A Longitudinal Study of Equity-Oriented STEM-Rich Making Among Youth From Historically Marginalized Communities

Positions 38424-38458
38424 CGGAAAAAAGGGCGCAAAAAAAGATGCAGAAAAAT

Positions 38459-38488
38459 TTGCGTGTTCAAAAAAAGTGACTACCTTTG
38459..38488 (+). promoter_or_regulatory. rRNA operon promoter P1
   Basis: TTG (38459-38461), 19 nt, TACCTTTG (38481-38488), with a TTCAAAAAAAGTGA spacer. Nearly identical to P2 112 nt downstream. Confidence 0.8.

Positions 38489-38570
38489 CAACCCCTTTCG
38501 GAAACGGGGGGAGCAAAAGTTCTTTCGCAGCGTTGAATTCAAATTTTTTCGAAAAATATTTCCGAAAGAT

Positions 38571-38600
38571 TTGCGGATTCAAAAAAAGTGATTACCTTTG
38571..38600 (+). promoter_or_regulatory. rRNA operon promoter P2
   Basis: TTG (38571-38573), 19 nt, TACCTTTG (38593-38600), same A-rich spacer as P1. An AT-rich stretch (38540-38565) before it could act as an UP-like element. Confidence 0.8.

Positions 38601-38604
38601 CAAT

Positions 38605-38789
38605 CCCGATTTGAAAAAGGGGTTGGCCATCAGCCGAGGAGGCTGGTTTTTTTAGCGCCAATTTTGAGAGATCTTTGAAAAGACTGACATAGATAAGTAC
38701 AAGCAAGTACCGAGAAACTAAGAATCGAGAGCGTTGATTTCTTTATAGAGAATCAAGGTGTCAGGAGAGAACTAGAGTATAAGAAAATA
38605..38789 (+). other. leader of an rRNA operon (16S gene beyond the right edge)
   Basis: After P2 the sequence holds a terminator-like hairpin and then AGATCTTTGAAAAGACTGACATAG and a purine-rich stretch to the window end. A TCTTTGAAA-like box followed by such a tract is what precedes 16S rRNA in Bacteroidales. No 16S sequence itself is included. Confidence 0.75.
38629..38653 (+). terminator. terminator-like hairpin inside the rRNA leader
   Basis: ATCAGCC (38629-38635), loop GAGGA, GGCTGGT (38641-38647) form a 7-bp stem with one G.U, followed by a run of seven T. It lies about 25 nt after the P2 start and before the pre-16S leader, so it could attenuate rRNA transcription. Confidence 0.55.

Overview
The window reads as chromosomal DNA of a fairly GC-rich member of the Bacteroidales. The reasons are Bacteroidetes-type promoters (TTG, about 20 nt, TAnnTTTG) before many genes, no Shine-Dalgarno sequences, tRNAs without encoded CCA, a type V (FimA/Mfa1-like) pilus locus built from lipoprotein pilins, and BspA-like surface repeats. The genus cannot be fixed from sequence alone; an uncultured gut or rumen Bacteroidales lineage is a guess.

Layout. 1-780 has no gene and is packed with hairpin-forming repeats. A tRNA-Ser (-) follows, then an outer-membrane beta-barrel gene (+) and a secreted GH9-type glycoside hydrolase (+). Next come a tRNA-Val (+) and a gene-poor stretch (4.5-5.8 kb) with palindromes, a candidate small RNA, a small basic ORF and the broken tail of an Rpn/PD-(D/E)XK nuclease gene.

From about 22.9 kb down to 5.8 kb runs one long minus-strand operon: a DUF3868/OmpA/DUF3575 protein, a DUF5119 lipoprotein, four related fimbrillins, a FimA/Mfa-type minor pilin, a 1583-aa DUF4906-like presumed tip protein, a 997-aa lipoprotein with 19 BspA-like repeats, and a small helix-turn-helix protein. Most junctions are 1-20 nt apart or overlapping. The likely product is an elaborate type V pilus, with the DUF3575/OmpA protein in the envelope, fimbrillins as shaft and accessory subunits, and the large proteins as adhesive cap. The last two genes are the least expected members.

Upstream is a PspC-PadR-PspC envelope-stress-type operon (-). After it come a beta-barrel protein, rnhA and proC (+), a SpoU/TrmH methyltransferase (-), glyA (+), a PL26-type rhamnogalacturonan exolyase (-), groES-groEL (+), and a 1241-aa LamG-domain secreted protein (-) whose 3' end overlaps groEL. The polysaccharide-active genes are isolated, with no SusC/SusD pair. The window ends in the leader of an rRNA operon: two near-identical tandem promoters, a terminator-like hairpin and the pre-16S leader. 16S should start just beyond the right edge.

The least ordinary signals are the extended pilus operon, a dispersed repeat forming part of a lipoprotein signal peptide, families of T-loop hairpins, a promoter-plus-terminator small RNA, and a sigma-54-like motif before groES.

The maker movement has evoked interest for its role in breaking down barriers to STEM learning. However, few empirical studies document how youth are supported over time, in STEM-rich making projects or their outcomes. This longitudinal critical ethnographic study traces the development of 41 youth maker projects in two community-centered making programs. Building a conceptual argument for an equity-oriented culture of making, the authors discuss the ways in which making with and in community opened opportunities for youth to project their communities’ rich culture knowledge and wisdom onto their making, while also troubling and negotiating the historicized injustices they experience. The authors also discuss how community engagement legitimized a practice of co-making, which supported equity-oriented goals and outcomes.